Lawmakers ignore the very apparent problems of relying more on electricity

NEWFANE — As I write this on a Tuesday, thousands of homes in Vermont are still without power from a storm that started the previous Thursday evening.

Pre-storm, Green Mountain Power notified customers that wet snow would be coming and they would be out in force to limit disruptions and fix downed lines.

At one point, according to their website, 163 of Vermont’s 251 towns had outages. People were (and are, as I write this) without heat and water and dealing with food spoiled in fridges and freezers.

Such widespread, long-term outages seem to happen at least once per winter and negatively impact people’s lives in fundamental ways.

The push to change home heating systems to electric-igniting pellet stoves and electric heat pumps is incomprehensible when the electric power in the state is so unreliable when it’s needed most — in the middle of a storm.

The Legislature has renamed the “clean heat standard” to the “affordable heat standard,” but even if the proposal were clean or affordable (rather than relying on coal-powered electricity and raising the price for people who continue to heat with fossil fuels), homes dependent on electricity for heat are going to be in peril at every long-term outage.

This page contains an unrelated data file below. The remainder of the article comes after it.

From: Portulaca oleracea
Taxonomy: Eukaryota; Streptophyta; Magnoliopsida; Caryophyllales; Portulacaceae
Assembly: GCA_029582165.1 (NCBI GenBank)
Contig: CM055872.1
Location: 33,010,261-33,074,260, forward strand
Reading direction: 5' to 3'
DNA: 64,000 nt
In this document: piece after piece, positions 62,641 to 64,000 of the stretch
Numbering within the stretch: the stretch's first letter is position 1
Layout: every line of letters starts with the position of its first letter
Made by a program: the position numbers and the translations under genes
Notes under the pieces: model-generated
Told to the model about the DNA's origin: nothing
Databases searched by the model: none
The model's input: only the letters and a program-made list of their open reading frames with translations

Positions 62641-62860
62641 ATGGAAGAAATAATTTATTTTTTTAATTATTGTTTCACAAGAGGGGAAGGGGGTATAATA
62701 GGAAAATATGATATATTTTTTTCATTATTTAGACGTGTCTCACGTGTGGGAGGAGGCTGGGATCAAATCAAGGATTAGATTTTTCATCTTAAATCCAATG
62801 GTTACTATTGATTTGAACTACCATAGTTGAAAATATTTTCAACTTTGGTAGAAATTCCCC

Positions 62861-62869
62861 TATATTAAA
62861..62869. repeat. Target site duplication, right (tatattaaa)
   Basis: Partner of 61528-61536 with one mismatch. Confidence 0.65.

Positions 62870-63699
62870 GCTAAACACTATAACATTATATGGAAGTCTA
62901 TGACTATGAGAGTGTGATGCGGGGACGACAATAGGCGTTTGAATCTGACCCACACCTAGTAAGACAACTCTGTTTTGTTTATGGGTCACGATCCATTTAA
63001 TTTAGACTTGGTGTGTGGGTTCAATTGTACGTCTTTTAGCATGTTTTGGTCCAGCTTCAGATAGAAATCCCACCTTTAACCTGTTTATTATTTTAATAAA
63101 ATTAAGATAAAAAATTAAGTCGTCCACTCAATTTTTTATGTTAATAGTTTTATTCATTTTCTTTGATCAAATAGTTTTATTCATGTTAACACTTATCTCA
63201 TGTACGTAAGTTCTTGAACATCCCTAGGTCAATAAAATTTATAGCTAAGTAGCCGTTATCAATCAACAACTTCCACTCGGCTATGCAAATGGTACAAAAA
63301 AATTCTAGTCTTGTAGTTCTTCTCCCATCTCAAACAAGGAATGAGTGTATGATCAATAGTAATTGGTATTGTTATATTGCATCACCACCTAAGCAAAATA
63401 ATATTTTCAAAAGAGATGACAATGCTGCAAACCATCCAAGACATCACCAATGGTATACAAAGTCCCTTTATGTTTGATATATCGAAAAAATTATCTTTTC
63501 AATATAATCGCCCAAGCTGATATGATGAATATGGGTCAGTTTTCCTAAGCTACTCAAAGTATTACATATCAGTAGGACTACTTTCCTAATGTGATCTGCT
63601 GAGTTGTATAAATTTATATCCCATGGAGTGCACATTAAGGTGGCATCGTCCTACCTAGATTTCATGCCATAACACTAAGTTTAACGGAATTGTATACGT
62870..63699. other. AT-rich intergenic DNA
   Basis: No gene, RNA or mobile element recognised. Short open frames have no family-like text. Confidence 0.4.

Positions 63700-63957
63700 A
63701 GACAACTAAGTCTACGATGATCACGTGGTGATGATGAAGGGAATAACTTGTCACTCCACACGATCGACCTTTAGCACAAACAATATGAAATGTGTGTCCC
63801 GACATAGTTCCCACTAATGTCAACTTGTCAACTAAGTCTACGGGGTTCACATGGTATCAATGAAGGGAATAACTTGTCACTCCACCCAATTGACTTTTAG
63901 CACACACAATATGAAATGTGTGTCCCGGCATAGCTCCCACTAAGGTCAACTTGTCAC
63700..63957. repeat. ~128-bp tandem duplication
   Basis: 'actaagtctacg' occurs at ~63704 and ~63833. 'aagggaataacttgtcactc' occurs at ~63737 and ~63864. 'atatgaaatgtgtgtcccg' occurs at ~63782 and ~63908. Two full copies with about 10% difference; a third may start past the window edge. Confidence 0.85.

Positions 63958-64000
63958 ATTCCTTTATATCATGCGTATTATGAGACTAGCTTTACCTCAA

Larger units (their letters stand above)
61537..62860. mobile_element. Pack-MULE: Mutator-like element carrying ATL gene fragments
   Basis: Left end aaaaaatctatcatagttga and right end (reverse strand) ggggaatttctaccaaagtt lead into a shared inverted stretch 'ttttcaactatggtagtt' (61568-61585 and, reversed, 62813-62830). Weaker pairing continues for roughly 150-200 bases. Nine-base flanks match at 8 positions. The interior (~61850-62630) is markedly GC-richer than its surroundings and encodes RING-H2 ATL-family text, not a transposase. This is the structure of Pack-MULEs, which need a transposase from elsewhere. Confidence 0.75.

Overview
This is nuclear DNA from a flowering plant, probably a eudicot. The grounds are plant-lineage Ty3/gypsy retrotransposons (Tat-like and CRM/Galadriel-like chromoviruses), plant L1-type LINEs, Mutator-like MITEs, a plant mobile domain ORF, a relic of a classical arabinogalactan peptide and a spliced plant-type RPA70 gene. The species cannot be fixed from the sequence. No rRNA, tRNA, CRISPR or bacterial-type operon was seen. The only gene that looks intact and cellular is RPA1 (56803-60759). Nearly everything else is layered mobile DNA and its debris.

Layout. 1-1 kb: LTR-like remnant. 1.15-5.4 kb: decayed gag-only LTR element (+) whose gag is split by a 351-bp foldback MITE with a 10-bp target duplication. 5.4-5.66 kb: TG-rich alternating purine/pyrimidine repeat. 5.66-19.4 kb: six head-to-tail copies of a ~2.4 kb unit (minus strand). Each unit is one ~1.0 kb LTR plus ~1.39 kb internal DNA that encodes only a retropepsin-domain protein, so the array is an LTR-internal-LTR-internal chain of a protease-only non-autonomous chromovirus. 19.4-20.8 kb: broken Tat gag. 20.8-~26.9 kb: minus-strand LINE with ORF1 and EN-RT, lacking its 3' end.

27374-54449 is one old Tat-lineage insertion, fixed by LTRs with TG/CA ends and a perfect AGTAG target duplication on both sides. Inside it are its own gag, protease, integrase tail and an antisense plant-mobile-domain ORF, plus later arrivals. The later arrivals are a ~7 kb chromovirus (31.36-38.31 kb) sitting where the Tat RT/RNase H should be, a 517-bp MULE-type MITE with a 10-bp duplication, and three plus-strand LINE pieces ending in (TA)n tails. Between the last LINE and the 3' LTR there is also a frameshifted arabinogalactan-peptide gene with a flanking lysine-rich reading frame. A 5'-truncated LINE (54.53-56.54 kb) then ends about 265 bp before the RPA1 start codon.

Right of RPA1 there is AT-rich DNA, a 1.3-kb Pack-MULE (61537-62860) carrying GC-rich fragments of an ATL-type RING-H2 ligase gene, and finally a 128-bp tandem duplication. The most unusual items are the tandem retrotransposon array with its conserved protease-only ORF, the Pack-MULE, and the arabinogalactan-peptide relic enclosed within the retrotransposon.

Something that would make people’s quality of life better would instead be to increase weatherization in the old homes that most moderate income people live in.

Raise the income limit for households to get free weatherization so that more working people who can’t afford or justify a big weatherization loan can get the benefits of insulation and air sealing at no cost. Their homes will be more comfortable and increase in value, and their energy usage will decrease — and they could keep their existing heating systems, putting less demand on our unreliable grid.

In the course of writing this letter, I learned that there was an earthquake in California, with the result of lost lives and 71,000 people having no power with no restoration date predicted. California and Vermont have both made a pledge not to allow any new combustion-engine vehicles to be sold in the state after 2035.

There’s no plan to improve electric supply or reliability. The electric grid is going to face more and more demand, and it will continue to be unreliable. If you go all-electric and the power goes out, you’ll have no heat, no water, and no way to leave your desolate, freezing house.

Vermont used to be known as a place where people had common sense. I don’t know what has caused our lawmakers to ignore the very apparent problems of relying more on electricity; it’s like an Emperor’s new clothes situation and we’re going to be in big trouble if this push to electrify everything continues.

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